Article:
By Bunmi Sofola
“TUESDAY, February 14, is the day I dread,” wrote in Victoria who called herself a self-opinionated modern middle-aged survivor! “Valentine’s Day is when the populace is cruelly divided into winners and losers. You can easily spot the winners – those smug creeps swanning around with a self-satisfied smile on their faces, like the cat that got the cream.
They’re the ones who have flowers delivered to their office, or who already know they have been invited out for a ‘special treat’ on St. Val’s evening. The ones who got a hand-delivered cards or special delivery presents. Or the ones who woke up to find a saucy e- card had plopped into their in-box overnight. Yuck!
“The rest of us, the so-called losers in love – will spend the day, superficially behaving as normal, acting as if we have better things to do than drink choice wines and eat romantic dinners by candle light. But deep down, we’ll be experiencing that mixture of jealousy and impotent rage that only comes on St. Valentine’s day – because we’ve been unfairly categorised as rejects, yet again. Tossed on the stockpile of non-essential singletons. Destined never to rise to the dizzy heights of being an object of love, or even an object of fumbled lust.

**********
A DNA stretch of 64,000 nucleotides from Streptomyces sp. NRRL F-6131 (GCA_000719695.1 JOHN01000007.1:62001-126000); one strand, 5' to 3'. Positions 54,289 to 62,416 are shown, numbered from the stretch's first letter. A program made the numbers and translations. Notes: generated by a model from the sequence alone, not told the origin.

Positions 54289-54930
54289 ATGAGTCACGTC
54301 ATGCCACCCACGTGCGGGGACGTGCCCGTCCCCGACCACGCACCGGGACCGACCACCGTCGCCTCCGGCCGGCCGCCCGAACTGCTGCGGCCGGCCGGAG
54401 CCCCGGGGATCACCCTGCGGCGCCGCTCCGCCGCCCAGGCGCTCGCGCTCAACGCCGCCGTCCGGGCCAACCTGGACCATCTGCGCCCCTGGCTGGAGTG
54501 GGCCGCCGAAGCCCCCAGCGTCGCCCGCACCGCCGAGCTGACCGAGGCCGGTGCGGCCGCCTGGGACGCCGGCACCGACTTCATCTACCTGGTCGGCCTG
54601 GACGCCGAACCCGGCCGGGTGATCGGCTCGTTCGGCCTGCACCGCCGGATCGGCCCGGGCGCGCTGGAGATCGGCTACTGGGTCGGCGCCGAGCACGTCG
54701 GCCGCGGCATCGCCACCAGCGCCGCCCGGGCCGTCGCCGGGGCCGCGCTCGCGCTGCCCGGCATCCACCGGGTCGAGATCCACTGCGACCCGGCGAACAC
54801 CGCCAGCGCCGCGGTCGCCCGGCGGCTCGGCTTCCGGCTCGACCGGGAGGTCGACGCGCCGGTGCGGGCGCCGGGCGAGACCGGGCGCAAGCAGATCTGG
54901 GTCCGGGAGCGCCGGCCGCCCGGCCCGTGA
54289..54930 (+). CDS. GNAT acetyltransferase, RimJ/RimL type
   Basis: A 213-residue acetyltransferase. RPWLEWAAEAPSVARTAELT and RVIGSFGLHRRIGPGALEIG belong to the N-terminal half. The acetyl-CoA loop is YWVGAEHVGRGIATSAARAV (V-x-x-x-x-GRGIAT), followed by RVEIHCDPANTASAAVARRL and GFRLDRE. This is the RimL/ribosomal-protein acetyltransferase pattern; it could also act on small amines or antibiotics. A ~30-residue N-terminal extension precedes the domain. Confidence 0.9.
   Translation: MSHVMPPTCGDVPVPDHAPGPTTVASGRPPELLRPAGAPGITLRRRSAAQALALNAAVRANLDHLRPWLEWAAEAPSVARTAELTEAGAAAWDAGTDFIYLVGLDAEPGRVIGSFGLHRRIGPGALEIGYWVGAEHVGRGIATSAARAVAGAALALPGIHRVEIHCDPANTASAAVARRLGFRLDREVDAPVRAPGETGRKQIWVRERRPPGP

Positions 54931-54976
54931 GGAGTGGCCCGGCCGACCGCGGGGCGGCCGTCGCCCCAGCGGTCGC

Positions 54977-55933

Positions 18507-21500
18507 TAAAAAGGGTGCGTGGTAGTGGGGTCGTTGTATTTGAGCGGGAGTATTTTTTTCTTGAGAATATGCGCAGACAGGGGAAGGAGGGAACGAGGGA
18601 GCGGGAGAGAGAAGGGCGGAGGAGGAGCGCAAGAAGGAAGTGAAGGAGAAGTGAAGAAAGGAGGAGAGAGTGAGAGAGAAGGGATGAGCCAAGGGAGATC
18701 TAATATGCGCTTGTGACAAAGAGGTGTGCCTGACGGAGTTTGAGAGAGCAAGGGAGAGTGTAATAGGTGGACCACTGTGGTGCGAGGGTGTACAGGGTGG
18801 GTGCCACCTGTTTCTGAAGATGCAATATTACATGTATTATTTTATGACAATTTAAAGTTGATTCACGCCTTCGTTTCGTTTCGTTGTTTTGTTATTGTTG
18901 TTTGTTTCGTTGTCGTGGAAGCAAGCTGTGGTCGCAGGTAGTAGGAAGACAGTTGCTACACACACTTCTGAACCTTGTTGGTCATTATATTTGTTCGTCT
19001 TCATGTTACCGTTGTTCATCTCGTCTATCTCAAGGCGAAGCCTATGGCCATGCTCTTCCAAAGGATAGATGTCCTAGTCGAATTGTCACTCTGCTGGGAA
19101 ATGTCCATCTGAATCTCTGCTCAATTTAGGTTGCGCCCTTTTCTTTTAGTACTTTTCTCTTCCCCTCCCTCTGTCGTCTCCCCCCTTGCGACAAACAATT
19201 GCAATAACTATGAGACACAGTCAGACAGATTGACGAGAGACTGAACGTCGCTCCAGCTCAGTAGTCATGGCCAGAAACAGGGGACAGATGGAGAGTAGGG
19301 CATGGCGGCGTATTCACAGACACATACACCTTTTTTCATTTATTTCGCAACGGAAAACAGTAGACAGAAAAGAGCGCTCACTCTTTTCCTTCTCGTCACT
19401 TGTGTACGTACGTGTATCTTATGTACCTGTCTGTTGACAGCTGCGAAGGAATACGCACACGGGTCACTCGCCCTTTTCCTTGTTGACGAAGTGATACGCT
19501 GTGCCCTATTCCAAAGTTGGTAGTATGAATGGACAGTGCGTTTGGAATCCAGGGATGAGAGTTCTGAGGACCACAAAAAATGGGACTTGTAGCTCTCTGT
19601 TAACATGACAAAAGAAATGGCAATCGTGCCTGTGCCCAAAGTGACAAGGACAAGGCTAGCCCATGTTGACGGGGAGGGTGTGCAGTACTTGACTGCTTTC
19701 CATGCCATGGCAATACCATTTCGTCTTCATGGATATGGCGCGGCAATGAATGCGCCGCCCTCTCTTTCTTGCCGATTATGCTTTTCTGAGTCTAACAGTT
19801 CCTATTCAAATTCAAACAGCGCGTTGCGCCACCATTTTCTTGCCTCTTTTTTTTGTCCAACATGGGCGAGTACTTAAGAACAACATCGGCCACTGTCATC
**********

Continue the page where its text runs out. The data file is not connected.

“I loathed the banality of Valentine’s Day, the horrible notion of designating one day in the year; that occasion to declare our love for another person. It seems so arbitrary. A fake ‘celebration’ exploited by greeting cards manufacturers and florists. As for the romantic concept of anonymity, that vanished decades ago.